According to numerous studies, the molecular tests recorded a 96% accuracy in detecting the SARS-CoV-2 virus. A molecular test is, therefore, the ‘gold’ standard of testing a COVID-19 infection since its authorization in 2020.

In some testing facilities, you can receive molecular test results within 15-45 minutes. However, it may take up to 3 days if a physician sends the samples to an external laboratory.

Due to the high accuracy of molecular tests, a positive outcome is enough to detect a COVID-19 infection. Even so, you can get a false negative in molecular tests for the following reasons:

  • Testing Too Early: It takes up to five days for the virus’s genetic material to build up to detectable levels. You’re likely to get a false negative if you take a COVID-19 test within the window.
  • Testing Too Late: The viral genetic material declines in the upper respiratory tract after one week. If you test too late after the infection, you will likely get a false negative.

Antigen Test

An antigen test works by checking for particular viral markers called antigens. If there are SARS-CoV-2 viruses, the antibodies in the antigen test will bind them, producing a positive result.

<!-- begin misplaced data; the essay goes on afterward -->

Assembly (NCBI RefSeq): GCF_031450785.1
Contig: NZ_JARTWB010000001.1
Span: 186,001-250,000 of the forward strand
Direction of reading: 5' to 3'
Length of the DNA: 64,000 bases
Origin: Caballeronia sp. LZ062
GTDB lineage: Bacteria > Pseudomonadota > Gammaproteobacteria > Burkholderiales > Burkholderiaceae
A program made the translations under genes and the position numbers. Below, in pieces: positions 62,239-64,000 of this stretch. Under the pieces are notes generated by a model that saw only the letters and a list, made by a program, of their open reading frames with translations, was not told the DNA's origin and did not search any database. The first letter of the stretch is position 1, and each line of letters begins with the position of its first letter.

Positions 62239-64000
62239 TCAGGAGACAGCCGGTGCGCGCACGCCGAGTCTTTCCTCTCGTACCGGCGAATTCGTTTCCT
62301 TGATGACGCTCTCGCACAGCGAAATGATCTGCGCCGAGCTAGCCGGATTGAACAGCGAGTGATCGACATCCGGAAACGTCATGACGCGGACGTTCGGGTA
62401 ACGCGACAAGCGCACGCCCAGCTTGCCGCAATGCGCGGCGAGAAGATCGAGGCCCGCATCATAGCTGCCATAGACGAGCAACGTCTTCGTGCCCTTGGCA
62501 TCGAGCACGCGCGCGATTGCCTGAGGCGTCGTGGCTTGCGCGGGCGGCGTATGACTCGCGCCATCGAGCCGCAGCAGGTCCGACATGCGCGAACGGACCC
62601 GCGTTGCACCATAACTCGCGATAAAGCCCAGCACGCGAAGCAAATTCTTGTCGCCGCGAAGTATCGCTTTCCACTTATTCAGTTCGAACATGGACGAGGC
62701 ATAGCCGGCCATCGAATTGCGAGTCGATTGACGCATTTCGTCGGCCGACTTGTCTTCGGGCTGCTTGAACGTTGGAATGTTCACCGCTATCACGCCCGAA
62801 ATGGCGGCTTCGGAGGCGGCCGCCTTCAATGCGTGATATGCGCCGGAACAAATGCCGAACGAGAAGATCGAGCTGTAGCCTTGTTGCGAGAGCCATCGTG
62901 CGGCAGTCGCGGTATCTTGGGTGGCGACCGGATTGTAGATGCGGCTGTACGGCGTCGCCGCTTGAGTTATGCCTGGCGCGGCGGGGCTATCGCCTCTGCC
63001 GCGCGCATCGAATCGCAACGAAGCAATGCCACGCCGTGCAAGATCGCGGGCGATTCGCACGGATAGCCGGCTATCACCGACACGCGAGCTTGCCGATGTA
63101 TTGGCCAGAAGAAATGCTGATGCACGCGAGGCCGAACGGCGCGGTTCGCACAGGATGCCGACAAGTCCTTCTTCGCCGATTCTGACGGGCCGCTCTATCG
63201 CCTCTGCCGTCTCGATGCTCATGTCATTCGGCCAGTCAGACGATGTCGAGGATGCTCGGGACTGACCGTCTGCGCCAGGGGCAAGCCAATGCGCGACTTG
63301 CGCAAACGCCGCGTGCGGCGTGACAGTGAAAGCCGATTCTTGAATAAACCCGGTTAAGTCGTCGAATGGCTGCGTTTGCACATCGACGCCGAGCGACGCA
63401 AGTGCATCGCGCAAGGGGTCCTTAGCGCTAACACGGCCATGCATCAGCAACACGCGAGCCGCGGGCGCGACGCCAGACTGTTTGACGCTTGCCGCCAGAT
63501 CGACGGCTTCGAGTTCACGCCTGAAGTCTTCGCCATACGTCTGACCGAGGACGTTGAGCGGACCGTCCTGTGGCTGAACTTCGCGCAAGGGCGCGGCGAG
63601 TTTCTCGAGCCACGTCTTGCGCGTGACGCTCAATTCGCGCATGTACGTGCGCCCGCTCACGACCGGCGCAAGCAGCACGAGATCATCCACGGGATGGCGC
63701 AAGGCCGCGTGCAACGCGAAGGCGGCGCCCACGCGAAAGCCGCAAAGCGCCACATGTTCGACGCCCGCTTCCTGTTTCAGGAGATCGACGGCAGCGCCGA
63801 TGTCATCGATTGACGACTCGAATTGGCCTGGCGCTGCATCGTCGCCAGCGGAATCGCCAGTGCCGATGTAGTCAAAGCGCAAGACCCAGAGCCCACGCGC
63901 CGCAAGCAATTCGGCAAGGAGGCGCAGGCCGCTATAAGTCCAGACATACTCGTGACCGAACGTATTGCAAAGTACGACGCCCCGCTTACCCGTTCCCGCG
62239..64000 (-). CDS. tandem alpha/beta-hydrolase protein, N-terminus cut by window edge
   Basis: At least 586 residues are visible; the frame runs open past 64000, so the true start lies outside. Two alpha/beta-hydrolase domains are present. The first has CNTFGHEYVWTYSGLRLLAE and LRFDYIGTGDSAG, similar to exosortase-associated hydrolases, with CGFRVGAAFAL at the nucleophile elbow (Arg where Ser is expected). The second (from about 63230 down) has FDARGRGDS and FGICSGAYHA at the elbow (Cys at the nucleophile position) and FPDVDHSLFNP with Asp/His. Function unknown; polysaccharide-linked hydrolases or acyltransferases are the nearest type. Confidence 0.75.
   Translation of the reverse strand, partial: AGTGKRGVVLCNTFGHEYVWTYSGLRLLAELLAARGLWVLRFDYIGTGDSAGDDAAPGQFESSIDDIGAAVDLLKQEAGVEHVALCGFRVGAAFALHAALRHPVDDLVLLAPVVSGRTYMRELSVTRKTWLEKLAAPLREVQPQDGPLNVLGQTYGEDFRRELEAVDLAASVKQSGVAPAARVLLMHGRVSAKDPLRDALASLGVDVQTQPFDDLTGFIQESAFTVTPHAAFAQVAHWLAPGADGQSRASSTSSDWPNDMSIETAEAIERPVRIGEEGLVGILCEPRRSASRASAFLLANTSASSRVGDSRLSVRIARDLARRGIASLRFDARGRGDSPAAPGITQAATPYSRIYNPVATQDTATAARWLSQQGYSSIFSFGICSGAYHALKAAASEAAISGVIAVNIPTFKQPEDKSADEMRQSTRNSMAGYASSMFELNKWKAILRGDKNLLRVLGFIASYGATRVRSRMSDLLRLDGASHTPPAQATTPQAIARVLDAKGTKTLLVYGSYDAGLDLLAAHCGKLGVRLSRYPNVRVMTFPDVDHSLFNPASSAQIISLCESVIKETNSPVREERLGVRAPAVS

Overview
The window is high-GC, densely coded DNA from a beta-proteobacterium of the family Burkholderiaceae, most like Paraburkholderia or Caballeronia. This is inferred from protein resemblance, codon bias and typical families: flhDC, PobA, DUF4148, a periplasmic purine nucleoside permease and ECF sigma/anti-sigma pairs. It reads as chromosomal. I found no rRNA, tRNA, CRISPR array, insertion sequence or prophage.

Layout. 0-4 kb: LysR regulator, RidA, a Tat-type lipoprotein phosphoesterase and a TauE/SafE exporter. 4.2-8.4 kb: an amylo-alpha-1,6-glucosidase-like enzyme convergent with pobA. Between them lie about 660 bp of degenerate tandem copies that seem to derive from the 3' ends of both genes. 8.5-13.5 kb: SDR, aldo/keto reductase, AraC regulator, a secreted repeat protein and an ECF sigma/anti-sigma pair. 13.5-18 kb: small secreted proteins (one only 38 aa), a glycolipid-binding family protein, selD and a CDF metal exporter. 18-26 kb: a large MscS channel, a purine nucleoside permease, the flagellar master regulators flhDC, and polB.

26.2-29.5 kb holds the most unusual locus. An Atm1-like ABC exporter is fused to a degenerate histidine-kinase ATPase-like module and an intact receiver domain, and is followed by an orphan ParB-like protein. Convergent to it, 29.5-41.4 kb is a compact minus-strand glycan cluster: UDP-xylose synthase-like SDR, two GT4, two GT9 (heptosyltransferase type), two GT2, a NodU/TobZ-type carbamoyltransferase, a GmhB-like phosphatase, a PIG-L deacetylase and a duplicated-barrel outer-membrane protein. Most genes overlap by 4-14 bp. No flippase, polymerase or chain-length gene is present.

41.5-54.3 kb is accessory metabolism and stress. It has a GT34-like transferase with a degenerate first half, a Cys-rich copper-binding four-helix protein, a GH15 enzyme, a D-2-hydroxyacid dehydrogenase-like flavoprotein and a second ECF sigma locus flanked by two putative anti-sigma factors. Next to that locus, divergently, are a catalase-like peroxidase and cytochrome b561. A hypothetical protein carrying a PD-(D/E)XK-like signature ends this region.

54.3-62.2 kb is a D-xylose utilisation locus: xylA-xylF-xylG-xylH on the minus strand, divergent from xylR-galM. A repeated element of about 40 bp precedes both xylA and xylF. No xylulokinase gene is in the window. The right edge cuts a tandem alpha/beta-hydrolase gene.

The antigen test uses a sample collected by a nasal swab to perform the exam. Antigen tests or rapid tests produce results in 15-30 minutes. A positive antigen result is very accurate and reliable.

However, an antigen test is less likely to detect the SARS-CoV-2 virus than a molecular test, especially when you don’t have symptoms.

Therefore, a single antigen test cannot rule out an infection.

FDA recommends the following steps to be sure you don’t have COVID-19:

  • Two antigen tests for individuals without symptoms done 48 hours apart
  • Three antigen tests for those without symptoms done 48 hours apart
  • A single PCR test to confirm a negative antigen result

Antibody Test for COVID-19

The antibody test is a blood test that provides information about how the body reacts after an SARS-CoV-2 infection. It can also tell you how the body responded to a COVID-19 vaccine. Antibody testing is also called serology testing.

A negative serology result means the test did not detect antibodies in your bloodstream.